This edition of the Roundup covers the week from Monday, 10/27, to Sunday, 11/2. Which means this is the second year in the row I get the Halloween roundup, so once again, guess which costume/Halloween story belongs to which parent:

  1. Elsa, lobster, and Wolverine.  
  2. Power Ranger, Spiderman, skeleton, and burritos.
  3. Dragon and cowboy-detective-robot-ranger.
  4. Pumpkins and sonograms.
  5. An adorable owl. (A little past the roundup end date, but thematically appropriate.)
  6. Turtle and... ninja? (And a Mommy who's ready to quit.)
  1. Lag Liv
  2. Full of the Dickens
  3. Magic Cookie
  4. kderoll
  5. Daisy, JD
  6. Alice in Wonderland
And in other news...

Frenchie hits 35 weeks.
It's family voting time for Kate.
In the Hard Boiled Egg family, big brother explains how trees grow.
Suzie, JD is gearing up for the long haul to partnership.
Welcome to the roundup, Dr. Mama Esquire -- who is the default parent in her household.

Sunday, November 02, 2014

Halloween 2014

I almost forgot to report on Halloween.

We tried to feed the kids dinner before trick or treating, which was a pain in the ass. Note to future self: don't even attempt veggies on Halloween.

Ted was a dragon. Bill was a cowboy-detective-robot-Power Ranger hybrid.

At each house, Ted warned the people that he was allergic to nuts. And at about half the houses, on his way out he yelled, "Even when you're sad I still love you!" Which confused some people and charmed others.

We ran into a pack of Bill's friends and went around with them for a while. We stopped by one of their houses for a post-trick or treating party, but Bill wasn't done trick or treating so we didn't stay too long.

I was utterly exhausted by the time we got home. The kids dumped their hauls on the kitchen table. While the grownups were busy quarantining the nut-containing candy, Ted was discovering M&Ms. He devoured two packs and carefully stacked up all his remaining packs, then tried to annex Bill's M&Ms.

We put the kids to bed, then ate the Snickers.

Saturday, November 01, 2014

A tale of two shopping trips

The kids were up early this morning, and eventually I realized we hadn't eaten breakfast. Seemed like a perfect time to check out the new bagel shop, rumored to be New York quality. The kids were excited for bagels, so after the requisite amount of yelling and jumping on things we all bundled into the car and headed off to Porter Square.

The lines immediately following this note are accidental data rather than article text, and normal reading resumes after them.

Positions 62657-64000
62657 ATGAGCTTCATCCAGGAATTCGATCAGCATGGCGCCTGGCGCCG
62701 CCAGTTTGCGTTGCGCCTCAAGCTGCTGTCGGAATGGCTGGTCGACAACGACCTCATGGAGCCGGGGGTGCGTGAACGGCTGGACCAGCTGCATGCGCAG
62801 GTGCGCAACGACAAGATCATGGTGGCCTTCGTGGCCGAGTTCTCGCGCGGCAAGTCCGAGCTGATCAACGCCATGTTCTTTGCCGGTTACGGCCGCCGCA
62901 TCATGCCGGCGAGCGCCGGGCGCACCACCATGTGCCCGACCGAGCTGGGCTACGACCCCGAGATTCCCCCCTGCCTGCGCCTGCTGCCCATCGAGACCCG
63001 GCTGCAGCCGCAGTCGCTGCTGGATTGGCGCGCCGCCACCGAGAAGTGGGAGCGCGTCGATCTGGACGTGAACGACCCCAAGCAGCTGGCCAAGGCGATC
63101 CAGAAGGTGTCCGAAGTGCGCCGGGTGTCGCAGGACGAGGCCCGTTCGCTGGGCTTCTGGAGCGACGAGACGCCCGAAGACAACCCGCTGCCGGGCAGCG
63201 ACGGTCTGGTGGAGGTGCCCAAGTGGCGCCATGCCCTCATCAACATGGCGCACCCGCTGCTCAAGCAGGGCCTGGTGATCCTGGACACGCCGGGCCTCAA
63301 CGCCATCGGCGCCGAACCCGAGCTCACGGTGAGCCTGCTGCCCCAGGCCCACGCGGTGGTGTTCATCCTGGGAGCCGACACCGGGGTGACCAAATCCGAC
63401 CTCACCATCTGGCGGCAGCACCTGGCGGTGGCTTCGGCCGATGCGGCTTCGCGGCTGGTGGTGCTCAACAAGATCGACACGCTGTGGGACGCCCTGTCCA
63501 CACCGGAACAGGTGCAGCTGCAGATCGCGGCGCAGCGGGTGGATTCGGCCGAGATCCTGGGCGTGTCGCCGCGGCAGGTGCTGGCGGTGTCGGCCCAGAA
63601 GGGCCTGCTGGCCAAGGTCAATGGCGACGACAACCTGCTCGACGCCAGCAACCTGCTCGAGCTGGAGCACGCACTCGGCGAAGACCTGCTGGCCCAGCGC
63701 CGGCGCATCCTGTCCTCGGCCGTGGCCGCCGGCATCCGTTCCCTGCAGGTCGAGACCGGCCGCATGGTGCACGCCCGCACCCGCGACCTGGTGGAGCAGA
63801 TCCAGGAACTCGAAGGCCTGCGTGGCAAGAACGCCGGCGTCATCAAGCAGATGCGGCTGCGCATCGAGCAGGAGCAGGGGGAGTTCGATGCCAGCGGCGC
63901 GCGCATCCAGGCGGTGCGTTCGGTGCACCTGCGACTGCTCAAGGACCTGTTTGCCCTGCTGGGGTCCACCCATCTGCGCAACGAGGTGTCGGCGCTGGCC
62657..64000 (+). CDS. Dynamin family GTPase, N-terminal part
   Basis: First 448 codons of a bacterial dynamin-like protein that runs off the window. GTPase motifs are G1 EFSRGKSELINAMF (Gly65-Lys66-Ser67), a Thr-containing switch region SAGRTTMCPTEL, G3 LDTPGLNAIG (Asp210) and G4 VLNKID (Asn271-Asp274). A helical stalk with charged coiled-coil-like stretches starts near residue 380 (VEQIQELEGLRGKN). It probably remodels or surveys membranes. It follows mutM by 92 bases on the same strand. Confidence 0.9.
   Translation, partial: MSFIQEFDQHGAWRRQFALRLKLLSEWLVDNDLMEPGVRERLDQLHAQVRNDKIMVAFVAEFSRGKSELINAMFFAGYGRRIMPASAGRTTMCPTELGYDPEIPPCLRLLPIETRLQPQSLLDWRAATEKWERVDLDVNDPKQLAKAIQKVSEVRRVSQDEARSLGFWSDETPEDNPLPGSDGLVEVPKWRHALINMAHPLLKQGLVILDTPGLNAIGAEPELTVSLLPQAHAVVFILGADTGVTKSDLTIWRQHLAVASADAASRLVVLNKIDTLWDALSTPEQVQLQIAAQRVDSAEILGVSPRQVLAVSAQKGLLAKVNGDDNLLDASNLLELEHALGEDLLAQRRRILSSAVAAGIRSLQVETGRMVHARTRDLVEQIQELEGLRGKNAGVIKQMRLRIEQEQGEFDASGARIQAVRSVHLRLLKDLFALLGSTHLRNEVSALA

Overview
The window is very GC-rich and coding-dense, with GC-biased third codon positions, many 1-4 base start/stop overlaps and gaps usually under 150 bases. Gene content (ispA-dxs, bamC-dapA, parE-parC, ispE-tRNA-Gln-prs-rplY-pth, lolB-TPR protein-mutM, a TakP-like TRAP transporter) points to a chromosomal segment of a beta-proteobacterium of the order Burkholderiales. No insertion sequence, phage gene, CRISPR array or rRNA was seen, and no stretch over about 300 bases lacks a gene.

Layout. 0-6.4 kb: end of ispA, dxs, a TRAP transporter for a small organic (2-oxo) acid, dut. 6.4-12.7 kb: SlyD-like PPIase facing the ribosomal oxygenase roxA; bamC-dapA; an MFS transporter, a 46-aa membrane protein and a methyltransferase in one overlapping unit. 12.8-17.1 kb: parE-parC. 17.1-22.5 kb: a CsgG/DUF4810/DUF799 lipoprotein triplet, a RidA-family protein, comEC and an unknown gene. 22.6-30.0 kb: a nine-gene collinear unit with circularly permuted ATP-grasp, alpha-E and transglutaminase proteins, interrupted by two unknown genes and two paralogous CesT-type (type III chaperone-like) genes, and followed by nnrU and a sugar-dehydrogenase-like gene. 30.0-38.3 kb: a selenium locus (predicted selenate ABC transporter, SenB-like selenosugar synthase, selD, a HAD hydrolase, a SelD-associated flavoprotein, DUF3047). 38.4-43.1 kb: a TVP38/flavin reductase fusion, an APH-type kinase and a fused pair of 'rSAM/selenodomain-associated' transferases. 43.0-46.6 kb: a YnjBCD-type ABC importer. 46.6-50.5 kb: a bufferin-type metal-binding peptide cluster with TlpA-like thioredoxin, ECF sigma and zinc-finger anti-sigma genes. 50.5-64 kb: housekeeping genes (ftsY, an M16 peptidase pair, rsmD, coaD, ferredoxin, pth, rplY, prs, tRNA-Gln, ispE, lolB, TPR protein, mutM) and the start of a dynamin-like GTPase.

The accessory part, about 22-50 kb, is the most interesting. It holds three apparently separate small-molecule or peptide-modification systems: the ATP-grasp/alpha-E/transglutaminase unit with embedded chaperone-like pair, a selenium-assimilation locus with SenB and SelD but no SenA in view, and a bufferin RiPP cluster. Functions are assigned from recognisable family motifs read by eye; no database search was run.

I should have bailed out as soon as I saw the line stretching down the block. I offered to take them out for breakfast up the street, but they voted for bagels. So we waited. And waited. Bill sprinted up and down the block to stay warm. Then Ted started following, nearly crashing into people and getting too far away for comfort. After nearly half an hour we got into the store. That was even worse. I just barely managed to stop Ted before he knocked over a container full of cookies that was sitting on the counter. I was nearly in tears by the time we finally got to the front of the line. (Okay, I MAY have almost-sobbed, "Can we go home?" and Bill MAY have been so concerned that he started compulsively patting my arm and saying, "Mommy, it's okay. Mommy, it's okay.")

The bagels weren't even good.

Later that afternoon, JW came home. I begged him to let me have some time to myself and he readily agreed. I almost sabotaged my free time by suggesting a family trip to Costco, which seemed like it would be terrible for my sanity but essential to the running of our household. The kids loudly protested and started jumping on each other again. JW asked me if I really thought this was a good idea. I came to my senses and called off the family trip, but volunteered to use my "me time" for a solo Costco run.

I was so happy, wandering the aisles by myself. I tried on four sweaters. I looked at all the different types of cereal, pens, and food storage containers. I bought some ice cream for $1.44, including tax, and ate it while examining everything on the right side of the store, where I never go because we rarely need anything from there. I scored a giant puffy coat for less than a third of the price I had budgeted, and snow pants for Bill. I came home refreshed.

It's funny, the things that you relish when you're a parent. One of my other moments of supreme relaxation that I remember vividly was sitting in the airport with JW, cups of coffee in hand, waiting for our flight to board.

Friday, October 31, 2014

What I'm watching